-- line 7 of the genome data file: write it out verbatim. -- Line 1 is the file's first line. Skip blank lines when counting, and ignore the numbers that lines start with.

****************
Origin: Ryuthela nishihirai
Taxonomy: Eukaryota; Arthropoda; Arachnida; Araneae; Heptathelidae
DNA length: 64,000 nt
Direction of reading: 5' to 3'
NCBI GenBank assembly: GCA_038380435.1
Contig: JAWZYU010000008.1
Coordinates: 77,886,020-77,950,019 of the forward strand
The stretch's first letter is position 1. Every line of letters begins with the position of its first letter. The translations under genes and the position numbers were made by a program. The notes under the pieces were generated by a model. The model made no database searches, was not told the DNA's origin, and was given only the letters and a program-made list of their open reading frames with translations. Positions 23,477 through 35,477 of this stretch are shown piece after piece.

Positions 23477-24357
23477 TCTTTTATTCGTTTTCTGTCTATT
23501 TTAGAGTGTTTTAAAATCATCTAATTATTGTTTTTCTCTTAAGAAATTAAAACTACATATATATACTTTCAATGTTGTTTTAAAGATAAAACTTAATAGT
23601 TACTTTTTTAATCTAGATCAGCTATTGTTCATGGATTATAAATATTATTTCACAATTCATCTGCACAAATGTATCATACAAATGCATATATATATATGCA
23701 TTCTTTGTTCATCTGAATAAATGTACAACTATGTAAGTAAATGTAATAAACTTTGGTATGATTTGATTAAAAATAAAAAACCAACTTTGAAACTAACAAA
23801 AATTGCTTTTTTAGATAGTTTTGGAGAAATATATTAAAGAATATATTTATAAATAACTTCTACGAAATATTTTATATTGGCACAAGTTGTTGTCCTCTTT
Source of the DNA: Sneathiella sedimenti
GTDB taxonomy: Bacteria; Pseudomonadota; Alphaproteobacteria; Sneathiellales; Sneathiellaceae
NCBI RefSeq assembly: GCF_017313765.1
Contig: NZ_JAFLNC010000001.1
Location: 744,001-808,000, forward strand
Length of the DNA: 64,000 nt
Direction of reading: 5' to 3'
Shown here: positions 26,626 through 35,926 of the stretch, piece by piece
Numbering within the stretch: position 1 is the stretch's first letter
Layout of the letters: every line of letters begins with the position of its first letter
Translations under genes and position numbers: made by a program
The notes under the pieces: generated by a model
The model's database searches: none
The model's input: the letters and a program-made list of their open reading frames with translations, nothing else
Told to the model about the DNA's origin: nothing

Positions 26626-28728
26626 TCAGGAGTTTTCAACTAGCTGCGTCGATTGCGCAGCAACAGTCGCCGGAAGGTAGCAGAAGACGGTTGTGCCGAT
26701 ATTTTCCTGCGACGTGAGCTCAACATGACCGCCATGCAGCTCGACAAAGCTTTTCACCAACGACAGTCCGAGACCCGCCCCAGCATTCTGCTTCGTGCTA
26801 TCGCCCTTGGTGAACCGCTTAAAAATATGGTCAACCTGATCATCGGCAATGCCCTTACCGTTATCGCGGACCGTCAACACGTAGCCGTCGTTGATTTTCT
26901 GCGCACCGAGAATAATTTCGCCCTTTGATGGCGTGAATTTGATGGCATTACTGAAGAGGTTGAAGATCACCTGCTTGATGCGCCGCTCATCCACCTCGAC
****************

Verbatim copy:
Coordinates: 77,886,020-77,950,019 of the forward strand